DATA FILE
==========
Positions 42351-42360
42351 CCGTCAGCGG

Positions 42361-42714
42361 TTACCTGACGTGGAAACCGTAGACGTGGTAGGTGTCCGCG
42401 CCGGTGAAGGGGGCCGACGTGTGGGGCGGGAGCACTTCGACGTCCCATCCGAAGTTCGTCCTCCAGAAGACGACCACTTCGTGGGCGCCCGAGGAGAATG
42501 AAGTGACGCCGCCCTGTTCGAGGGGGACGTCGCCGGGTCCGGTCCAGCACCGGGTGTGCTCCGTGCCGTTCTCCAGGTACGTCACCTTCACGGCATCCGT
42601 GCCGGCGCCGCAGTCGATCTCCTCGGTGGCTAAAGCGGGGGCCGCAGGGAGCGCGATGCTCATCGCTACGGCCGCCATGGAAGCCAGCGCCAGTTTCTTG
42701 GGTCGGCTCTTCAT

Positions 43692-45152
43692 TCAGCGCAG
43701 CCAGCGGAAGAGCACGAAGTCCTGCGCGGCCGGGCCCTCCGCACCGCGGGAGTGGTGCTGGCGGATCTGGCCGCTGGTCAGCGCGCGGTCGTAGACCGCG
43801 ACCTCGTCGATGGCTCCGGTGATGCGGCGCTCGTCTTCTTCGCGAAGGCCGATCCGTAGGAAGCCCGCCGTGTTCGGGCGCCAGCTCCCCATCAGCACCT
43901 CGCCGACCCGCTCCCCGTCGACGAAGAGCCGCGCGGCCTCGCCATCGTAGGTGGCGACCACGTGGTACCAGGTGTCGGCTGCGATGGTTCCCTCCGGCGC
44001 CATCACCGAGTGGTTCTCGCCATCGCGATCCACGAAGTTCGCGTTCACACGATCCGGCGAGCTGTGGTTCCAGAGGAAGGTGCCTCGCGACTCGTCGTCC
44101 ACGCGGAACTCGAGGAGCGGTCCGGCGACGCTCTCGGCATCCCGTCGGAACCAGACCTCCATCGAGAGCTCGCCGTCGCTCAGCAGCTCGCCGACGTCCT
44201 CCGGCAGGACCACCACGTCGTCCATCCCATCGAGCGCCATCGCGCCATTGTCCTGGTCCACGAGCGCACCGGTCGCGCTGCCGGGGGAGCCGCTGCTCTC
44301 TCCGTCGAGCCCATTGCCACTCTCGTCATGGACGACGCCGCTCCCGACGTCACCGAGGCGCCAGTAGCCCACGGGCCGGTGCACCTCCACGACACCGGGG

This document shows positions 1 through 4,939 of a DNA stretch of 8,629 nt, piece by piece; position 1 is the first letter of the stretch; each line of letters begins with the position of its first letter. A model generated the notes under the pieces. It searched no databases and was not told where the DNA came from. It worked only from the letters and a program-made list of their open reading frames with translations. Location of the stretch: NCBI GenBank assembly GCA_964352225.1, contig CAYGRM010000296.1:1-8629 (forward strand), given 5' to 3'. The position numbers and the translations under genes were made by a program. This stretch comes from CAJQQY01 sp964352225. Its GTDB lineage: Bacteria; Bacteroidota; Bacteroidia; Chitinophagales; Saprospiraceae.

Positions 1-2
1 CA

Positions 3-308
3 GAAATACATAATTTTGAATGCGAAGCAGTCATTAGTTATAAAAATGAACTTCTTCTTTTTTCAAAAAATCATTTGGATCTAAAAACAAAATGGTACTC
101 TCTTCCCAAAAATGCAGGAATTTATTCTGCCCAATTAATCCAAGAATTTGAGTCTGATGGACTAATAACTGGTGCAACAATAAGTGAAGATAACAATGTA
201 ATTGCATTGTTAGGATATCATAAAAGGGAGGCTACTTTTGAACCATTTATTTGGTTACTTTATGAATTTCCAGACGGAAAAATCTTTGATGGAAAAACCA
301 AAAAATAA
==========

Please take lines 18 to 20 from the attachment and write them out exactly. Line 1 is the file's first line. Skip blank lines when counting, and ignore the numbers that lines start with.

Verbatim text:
This document shows positions 1 through 4,939 of a DNA stretch of 8,629 nt, piece by piece; position 1 is the first letter of the stretch; each line of letters begins with the position of its first letter. A model generated the notes under the pieces. It searched no databases and was not told where the DNA came from. It worked only from the letters and a program-made list of their open reading frames with translations. Location of the stretch: NCBI GenBank assembly GCA_964352225.1, contig CAYGRM010000296.1:1-8629 (forward strand), given 5' to 3'. The position numbers and the translations under genes were made by a program. This stretch comes from CAJQQY01 sp964352225. Its GTDB lineage: Bacteria; Bacteroidota; Bacteroidia; Chitinophagales; Saprospiraceae.

Positions 1-2
1 CA